Last Tuesday the Communities Secretary of State made a speech about the need to build more homes and to provide more affordable accommodation. His intention to get many more homes built was clear. His local government audience had mixed feelings about the message and the means to bring it about.
Some local authorities do not have up to date local plans. The Minister was right to stress to them the continuing need to do this. Developers and owners of property look to the Council to set out in a plan which areas are protected, where development may occur, and how the Council will provide infrastructure to support new development. There is a need for some new development in most communities, and a need to relate this to the roadspace, public transport, schools, health facilities and the rest that are available.
The problems come more when there is an extant local plan. The Council may decide to concentrate the development of new homes in a limited number of places. This makes it easier to provide the services and transport links, and protects more residents elsewhere from additional development they may not want. A Council may set out enough space for the likely or required build rate.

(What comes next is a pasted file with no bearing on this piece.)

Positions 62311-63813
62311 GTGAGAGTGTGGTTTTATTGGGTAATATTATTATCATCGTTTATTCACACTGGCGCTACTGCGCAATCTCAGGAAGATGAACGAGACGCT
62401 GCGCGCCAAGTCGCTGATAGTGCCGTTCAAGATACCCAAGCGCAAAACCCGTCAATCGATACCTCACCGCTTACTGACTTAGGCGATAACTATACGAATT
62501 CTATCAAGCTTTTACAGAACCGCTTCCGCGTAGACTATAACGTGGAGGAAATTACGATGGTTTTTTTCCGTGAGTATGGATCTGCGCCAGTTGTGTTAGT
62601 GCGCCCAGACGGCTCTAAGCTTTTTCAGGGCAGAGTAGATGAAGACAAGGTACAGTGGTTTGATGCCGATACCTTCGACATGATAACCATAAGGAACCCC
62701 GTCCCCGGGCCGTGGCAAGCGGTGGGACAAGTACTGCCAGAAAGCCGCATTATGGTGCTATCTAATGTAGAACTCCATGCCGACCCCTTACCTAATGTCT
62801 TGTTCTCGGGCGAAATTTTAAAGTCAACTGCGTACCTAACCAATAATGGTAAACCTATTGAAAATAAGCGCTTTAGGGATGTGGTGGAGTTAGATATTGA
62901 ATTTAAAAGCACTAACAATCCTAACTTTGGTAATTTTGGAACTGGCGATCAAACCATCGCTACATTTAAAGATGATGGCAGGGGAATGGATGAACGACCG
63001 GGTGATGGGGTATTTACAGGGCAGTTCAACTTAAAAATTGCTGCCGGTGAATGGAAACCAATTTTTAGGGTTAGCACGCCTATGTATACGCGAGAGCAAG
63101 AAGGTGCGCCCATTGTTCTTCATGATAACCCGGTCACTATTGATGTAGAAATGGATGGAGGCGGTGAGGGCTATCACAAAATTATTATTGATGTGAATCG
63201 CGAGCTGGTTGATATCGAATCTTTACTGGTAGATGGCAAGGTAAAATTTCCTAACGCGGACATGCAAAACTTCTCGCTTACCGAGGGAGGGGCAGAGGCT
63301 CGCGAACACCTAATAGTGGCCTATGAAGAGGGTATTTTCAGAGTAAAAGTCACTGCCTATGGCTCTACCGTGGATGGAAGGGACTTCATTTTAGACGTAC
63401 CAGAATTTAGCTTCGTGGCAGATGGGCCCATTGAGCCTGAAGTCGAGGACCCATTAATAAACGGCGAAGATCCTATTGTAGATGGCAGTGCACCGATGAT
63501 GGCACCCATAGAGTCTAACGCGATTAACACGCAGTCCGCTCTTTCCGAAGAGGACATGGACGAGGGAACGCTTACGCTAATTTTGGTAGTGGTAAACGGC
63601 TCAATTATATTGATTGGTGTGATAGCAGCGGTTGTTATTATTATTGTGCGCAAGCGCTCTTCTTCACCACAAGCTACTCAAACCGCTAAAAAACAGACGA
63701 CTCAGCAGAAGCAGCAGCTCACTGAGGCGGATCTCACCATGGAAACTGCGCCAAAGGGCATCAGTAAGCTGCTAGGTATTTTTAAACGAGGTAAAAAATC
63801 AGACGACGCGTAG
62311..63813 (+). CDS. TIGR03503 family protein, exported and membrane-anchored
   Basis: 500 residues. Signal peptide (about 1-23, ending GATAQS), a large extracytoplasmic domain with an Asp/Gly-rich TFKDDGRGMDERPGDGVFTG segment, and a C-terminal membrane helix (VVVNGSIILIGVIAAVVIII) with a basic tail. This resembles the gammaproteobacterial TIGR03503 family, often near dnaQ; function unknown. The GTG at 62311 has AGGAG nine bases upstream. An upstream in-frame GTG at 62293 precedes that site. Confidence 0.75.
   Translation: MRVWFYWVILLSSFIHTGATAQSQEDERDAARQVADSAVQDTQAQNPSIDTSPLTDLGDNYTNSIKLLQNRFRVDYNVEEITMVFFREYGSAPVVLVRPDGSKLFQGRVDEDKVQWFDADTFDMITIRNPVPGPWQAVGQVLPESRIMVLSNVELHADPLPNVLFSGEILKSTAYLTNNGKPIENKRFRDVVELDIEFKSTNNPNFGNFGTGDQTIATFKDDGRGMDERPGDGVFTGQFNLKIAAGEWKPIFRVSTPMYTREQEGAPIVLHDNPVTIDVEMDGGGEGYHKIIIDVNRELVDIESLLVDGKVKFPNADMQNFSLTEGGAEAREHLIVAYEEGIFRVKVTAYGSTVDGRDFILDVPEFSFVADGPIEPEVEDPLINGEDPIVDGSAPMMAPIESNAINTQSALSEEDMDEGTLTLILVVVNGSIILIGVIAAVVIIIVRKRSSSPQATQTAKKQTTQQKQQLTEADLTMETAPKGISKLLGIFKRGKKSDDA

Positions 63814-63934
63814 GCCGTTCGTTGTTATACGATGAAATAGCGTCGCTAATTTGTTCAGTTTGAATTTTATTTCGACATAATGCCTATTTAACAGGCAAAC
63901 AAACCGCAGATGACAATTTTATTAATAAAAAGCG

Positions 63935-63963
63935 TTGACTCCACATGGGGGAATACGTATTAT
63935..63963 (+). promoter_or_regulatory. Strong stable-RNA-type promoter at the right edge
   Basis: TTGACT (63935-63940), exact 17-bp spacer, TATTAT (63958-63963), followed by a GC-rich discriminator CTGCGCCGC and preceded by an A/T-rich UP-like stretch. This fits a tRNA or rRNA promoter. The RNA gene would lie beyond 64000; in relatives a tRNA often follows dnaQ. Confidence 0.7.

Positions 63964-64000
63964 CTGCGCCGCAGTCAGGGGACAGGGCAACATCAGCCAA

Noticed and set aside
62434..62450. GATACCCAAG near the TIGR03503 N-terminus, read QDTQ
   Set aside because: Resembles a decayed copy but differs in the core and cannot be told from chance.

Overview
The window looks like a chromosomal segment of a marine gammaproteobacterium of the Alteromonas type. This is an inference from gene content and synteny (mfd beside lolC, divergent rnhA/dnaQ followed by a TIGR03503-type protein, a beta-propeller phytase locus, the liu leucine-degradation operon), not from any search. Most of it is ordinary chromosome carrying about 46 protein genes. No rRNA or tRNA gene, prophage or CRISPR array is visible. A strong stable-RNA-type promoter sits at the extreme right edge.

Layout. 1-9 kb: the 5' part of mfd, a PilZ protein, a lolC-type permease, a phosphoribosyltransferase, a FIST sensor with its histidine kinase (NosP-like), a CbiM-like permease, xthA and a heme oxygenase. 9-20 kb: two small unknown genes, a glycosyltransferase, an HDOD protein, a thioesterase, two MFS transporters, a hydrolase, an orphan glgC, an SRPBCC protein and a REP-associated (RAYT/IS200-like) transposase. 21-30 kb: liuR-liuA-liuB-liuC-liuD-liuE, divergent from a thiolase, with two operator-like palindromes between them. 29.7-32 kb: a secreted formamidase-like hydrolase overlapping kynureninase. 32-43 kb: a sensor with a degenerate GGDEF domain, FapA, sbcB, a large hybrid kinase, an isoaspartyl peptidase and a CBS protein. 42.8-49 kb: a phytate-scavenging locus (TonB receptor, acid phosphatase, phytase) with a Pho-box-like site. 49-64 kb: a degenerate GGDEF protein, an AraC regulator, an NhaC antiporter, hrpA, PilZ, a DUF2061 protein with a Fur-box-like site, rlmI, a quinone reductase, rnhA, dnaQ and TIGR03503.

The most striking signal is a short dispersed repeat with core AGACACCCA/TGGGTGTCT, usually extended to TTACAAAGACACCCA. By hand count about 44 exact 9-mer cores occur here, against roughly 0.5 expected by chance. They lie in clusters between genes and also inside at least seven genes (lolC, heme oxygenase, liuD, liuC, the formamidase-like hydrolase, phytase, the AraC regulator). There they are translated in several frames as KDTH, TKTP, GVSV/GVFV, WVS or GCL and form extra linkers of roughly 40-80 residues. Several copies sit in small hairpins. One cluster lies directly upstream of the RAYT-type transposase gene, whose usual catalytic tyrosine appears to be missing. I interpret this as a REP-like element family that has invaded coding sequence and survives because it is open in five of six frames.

If the developers who own or control these chosen sites do not then build at a fast enough rate to meet the targets, they or others may put in for planning permission elsewhere in the area. The Council will turn it down as against the plan. Then the Inspector on appeal may grant it on the grounds the Council is not hitting its build rate!
Because we have created such artificial scarcity by inviting in many migrants and not building enough homes, this gaming of the system can be profitable. The conversion of brownfield or greenfield to development land usually results in a big uplift in values, so why wouldn’t a developer want to exploit it?
The UK is both wedded to a planning system, and very critical of its results. This is another difficult disagreement between developers and Councils. I am exploring ways that we can reconcile these differences of view and approach between Councils, Inspectors and developers. We need to control development in a sensible way and bring demand and supply for new homes into better balance.